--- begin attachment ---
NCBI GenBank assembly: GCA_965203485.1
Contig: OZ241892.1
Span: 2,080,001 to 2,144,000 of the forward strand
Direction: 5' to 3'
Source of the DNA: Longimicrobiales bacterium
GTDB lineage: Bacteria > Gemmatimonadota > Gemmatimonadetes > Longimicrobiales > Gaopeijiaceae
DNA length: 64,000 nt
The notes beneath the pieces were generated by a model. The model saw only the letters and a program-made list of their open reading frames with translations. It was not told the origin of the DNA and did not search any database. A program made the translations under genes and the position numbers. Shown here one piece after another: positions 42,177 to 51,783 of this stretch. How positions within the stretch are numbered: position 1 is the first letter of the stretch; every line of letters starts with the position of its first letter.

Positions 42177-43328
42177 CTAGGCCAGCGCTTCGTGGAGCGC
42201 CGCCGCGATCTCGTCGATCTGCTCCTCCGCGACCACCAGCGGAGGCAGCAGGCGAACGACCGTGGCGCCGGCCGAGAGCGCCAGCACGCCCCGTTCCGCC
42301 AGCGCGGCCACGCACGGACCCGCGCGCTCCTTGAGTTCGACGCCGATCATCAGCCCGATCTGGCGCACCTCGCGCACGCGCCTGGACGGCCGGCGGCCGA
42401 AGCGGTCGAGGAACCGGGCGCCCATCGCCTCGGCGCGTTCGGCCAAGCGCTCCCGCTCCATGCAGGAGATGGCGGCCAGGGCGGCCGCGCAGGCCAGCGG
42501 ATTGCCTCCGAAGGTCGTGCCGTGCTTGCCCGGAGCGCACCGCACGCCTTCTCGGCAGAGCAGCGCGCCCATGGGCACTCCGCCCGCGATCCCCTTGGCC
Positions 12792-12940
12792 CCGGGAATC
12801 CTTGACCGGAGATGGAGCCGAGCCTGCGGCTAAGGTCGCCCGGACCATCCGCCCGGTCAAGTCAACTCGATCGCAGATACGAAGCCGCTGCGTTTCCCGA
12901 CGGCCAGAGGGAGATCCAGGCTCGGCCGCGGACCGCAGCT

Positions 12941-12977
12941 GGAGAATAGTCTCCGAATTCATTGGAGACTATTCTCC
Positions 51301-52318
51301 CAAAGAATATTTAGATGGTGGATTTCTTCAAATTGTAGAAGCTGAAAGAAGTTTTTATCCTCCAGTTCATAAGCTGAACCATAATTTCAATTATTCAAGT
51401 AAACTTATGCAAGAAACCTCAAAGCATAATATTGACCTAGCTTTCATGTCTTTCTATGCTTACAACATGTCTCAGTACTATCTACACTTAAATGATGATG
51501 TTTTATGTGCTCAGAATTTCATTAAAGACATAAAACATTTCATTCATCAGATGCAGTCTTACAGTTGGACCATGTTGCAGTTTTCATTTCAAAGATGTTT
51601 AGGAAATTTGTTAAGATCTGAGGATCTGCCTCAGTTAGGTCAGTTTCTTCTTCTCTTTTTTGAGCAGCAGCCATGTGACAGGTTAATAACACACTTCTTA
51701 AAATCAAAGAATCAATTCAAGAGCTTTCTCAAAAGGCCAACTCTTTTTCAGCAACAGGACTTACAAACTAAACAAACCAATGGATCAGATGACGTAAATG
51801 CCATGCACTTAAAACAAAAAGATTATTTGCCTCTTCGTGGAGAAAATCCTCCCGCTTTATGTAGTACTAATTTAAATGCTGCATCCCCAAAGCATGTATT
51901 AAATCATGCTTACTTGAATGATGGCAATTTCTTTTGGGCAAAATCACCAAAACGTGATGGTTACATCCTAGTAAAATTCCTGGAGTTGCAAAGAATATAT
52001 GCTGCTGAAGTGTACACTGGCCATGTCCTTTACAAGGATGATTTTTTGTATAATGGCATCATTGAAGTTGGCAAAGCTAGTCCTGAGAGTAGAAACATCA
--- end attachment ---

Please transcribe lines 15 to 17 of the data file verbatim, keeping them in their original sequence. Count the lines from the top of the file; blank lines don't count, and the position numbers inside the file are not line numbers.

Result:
Positions 12792-12940
12792 CCGGGAATC
12801 CTTGACCGGAGATGGAGCCGAGCCTGCGGCTAAGGTCGCCCGGACCATCCGCCCGGTCAAGTCAACTCGATCGCAGATACGAAGCCGCTGCGTTTCCCGA